To my knowledge, nobody has ever investigated the frequency spectrum of the basillary membrane at very low frequencies. However, the decreasing sensitivity of the ear indicates that the membrane is relatively “stiff” for this frequency range. Therefore it can be expected that the relative amount of overtones at the lowest frequencies strongly increases. This phenomenon is seen with many music instruments. A “cheap” piano does not really produce a 27.5 Hz tone when one strikes the lowest key, because the resonance board is simply too small to swing at 27.5 Hz, but it produces a tone that appears to be 27.5Hz due to the principle of the missing fundamental.

At their lowest frequencies corpses are more ready to vibrate at the overtones than at the fundamental. My guess was that in the inner ear the information on the lowest tones thus will be merely transmitted by the overtones produced.

Most loudspeakers and headphones are not able to make the air move at frequencies between 20 and 50 Hz and therefore these frequencies will not be heard. However, if we electronically create harmonics of these lowest tones and add these signals to the original audio-signal, we suddenly will hear the low fundamentals, due to the principal of the missing fundamental. Moreover, my speculation was, that if the spectrum of these overtones was chosen so as to create an energy spectrum on the basillary membrane that, except for the fundamental tone, resembles that of a pure sine wave, then we will hear something that is very close to this sine tone. This idea is illustrated in figure 1.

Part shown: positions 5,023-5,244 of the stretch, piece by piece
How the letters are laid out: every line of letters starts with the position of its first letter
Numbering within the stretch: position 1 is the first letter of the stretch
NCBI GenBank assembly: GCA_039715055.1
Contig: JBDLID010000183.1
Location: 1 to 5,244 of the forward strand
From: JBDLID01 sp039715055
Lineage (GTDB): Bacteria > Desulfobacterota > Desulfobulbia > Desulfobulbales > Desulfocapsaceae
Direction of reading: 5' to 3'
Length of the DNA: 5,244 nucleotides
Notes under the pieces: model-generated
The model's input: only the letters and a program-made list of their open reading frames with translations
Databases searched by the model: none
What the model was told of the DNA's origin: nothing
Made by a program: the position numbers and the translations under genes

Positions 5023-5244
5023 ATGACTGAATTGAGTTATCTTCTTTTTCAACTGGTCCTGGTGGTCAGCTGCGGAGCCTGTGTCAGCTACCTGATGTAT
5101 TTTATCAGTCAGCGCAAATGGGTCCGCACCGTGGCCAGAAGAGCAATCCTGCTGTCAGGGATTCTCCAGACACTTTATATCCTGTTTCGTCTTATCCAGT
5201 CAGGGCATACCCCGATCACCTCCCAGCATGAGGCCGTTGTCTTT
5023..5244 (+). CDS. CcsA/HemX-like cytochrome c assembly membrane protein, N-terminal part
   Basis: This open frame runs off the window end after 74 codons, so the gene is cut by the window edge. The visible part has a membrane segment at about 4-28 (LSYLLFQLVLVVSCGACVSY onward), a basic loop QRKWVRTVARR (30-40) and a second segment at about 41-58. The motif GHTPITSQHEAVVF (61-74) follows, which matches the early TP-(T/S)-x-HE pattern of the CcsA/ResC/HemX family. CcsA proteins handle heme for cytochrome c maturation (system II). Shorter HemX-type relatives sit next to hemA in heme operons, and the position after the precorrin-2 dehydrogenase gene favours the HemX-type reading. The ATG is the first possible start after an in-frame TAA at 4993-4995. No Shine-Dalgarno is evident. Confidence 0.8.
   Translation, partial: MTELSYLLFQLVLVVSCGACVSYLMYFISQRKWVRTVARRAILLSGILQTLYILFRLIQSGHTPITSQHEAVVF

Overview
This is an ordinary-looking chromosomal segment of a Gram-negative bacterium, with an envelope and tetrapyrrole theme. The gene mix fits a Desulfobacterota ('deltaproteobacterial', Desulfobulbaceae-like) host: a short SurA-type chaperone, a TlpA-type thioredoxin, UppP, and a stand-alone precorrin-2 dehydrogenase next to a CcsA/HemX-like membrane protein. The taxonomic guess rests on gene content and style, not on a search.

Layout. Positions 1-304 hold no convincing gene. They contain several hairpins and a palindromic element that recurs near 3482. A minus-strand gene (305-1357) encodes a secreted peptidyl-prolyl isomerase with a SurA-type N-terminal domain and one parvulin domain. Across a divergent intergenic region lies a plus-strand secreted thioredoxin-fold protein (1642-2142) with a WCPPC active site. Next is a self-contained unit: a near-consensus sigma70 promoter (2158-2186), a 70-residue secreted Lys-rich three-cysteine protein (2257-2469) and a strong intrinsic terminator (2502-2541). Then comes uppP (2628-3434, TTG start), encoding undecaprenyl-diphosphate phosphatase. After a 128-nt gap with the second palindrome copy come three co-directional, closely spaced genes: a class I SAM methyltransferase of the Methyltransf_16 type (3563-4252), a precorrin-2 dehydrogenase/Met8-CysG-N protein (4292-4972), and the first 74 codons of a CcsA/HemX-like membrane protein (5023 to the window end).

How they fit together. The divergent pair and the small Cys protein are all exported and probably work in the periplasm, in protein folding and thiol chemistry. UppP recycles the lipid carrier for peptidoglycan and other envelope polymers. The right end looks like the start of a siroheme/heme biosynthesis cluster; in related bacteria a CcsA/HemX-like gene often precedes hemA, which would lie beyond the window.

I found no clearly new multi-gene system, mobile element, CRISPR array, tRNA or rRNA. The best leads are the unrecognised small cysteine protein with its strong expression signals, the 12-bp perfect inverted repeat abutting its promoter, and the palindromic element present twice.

Figure 1

The most accurate way to generate a spectrum of overtones is to have the audio signal analyzed and frequency components added by using the technique of Fourier analysis. However, this requires quite a lot of computational power and off-line evaluation before the music can be played. For a more practical use, I wanted an analogue, real-time solution.

One analogue solution to create overtones already exists. The Philips company uses it for portable equipment (boomboxes and the like) and calls it Ultrabass. Basically this solution looks at the low frequency content of the signal and restarts a continuously increasing triangular signal at each zero-crossing of the signal.

Figure 2

The resulting triangular waveform has a fundamental frequency twice that of the original waveform (see figure 2) and is added to the original signal. Ultrabass has a number of disadvantages that makes it hard to call it HiFi:

  • With a sinusoidal input signal, only 2nd, 4th, 6th, …. (even order) harmonics are created, because UltraBass generates even and odd  harmonics from a sawtooth waveform, whose basic frequency is twice the frequency of the original input signal.So f(1) = 2 x f(0)The harmonics are even harmonics of the original input signal

    f(2) = 2 x f(1) = 4 x f(0)

    f(3) = 3 x f(1) = 6 x f(0)

    f(4) = 4 x f(1) = 8 x f(0)

    f(5) = 5 x f(1) = 10 x f(0)

    However, to “hear” the missing fundamental we also need the 3rd, 5th, …. (odd order) harmonics.